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# Brief Recap of NAS

As introduced in my previous post, any NAS method has three parts (as shown in Figure 1 below): search space, search strategy, and performance estimation.

And any NAS method, which is the search strategy in Figure 1, needs some sort of signal to tell if a given architecture is good or bad.

This can be seen in Figure 1 where the search strategy will send an architecture, *A*, to the performance estimation block which will return a performance metric to the search strategy.

Using this performance metric, the search strategy will update its internal mechanism to navigate the neural architectural search space.

An immediate question will come to mind, “How do we measure the performance of a neural architecture?”.

# Performance Estimation

Let’s try to understand using an example.

Let’s say we have a task for which we want to design the architecture of the neural network. Any task will have a dataset that will be divided into 2 sets: a ** training set and **a

**. This is shown in Figure 2 where the size of the training set block is bigger which denotes that the number of training data is normally more than that of the test data.**

*test set*Now, to get the performance of neural architecture, ** A**, follow the following steps:

First step:

Divide the training set into 2 sets: a ** training set** and a

**, as shown in Figure 3.**

*validation set*Second step:

Train the neural architecture, ** A**, on the training data set for a fixed number of epochs. After training, you will have a neural architecture with trained weights.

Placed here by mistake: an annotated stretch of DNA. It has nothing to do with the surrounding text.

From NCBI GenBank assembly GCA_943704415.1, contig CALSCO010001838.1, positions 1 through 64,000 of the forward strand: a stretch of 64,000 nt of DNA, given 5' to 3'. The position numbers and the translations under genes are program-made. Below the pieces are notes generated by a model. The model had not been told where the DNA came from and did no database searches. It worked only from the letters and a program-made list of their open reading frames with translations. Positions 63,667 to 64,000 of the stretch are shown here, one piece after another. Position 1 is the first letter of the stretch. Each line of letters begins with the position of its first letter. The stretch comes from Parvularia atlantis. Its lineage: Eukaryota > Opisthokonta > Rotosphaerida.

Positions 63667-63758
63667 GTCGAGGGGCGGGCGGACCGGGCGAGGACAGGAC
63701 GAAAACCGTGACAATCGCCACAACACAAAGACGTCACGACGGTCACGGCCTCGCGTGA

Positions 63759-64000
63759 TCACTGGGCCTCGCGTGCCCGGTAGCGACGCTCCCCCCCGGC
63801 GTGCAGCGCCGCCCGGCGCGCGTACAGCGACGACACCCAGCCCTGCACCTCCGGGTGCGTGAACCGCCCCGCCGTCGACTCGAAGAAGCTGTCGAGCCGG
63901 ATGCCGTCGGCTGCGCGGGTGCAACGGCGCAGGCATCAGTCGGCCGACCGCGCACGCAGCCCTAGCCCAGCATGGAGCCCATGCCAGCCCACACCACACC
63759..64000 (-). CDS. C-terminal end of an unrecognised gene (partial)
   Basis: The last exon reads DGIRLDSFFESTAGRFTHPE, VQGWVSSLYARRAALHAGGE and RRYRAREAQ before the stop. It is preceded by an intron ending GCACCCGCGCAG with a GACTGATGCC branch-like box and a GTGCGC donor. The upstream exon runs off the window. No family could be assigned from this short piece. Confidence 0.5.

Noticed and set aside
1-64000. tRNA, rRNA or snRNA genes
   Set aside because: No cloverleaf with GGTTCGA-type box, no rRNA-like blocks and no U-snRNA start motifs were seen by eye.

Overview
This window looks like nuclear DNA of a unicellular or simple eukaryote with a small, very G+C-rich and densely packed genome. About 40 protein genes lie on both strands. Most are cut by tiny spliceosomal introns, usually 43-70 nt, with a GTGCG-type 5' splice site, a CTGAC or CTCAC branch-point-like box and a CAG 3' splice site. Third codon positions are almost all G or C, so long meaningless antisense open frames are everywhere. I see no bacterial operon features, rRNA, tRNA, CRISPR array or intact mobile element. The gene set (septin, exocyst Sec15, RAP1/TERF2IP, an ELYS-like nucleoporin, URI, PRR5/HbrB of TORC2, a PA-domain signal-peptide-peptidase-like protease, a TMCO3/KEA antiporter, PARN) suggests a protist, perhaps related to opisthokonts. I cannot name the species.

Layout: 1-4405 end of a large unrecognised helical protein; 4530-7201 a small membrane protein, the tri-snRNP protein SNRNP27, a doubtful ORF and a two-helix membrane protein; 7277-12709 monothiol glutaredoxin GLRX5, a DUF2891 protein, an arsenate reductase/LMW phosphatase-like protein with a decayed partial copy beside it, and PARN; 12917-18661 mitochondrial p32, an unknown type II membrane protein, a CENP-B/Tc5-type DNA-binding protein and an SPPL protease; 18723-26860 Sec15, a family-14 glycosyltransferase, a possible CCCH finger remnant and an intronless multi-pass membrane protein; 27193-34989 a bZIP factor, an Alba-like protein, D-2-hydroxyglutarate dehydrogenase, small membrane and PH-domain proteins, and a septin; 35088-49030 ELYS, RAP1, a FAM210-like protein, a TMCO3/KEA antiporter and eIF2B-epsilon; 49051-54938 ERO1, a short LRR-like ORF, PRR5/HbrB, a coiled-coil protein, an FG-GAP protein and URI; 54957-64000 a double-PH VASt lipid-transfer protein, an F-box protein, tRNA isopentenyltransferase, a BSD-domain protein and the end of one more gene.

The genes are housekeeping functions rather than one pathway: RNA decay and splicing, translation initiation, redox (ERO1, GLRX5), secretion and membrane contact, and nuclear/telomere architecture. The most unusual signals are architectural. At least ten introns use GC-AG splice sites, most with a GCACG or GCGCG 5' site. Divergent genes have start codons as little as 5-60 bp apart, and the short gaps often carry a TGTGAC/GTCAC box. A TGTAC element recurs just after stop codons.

Now, evaluate the accuracy of the trained neural architecture, ** A**, on the validation set. This becomes the

**performance metric**that is returned by the “

**Performance Estimation**” block in Figure 1.

# The Bottleneck

Now, what is the bottleneck of the NAS algorithm?

It is this “**Performance Estimation**” block in Figure 1 that results in the requirement of huge computational resources and ends up taking huge amounts of time to perform the architecture search.

In the previous example, let’s say it takes 1 hour to train any neural architecture on the training set. Now, for any search strategy in Figure 1, we will need to evaluate at least 10,000 architectures in the provided search space to give a good result.

Let’s also assume that the time taken for evaluating the accuracy of the neural architecture on the validation data is negligible.

So, in total, we need 1 x 10,000 = 10,000 hours to perform the total training. This 10,000 hours translates to 416.67 days (or more than a year).

Thus, we need a year to perform the architecture search for a given task which is a **bottleneck for any Neural Architecture Search Algorithm.**

Papers like ** Regularized Evolution for Image Classifier Architecture Search** and

*Learning Transferable Architectures for Scalable Image Recognition***took 3150 days and 1800 days respectively.**

# Conclusion

This bottleneck problem is a very interesting research direction for anyone interested in beginning their research journey in their Ph.D. or MSc. The easy solution to this problem will be to use multiple devices in parallel to perform the performance estimation but such kind of resources are only available to big companies. So, an upcoming researcher may try to find ways that can be utilized to solve this bottleneck problem without the use of multiple devices.

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